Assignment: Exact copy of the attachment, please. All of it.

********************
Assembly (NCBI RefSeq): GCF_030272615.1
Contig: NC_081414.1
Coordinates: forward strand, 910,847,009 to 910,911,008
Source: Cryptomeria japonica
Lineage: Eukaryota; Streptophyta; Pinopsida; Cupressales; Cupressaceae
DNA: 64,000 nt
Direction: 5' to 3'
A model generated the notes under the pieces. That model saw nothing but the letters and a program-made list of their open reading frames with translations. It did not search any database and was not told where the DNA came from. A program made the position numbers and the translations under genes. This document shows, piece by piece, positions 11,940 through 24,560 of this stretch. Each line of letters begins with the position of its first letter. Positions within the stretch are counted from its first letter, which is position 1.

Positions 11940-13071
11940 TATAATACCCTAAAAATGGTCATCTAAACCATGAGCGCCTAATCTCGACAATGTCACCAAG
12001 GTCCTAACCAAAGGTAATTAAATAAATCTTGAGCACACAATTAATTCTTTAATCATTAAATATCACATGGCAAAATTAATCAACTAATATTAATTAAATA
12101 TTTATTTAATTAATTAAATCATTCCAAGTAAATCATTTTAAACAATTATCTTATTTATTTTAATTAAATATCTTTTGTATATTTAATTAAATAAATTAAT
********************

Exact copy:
Assembly (NCBI RefSeq): GCF_030272615.1
Contig: NC_081414.1
Coordinates: forward strand, 910,847,009 to 910,911,008
Source: Cryptomeria japonica
Lineage: Eukaryota; Streptophyta; Pinopsida; Cupressales; Cupressaceae
DNA: 64,000 nt
Direction: 5' to 3'
A model generated the notes under the pieces. That model saw nothing but the letters and a program-made list of their open reading frames with translations. It did not search any database and was not told where the DNA came from. A program made the position numbers and the translations under genes. This document shows, piece by piece, positions 11,940 through 24,560 of this stretch. Each line of letters begins with the position of its first letter. Positions within the stretch are counted from its first letter, which is position 1.

Positions 11940-13071
11940 TATAATACCCTAAAAATGGTCATCTAAACCATGAGCGCCTAATCTCGACAATGTCACCAAG
12001 GTCCTAACCAAAGGTAATTAAATAAATCTTGAGCACACAATTAATTCTTTAATCATTAAATATCACATGGCAAAATTAATCAACTAATATTAATTAAATA
12101 TTTATTTAATTAATTAAATCATTCCAAGTAAATCATTTTAAACAATTATCTTATTTATTTTAATTAAATATCTTTTGTATATTTAATTAAATAAATTAAT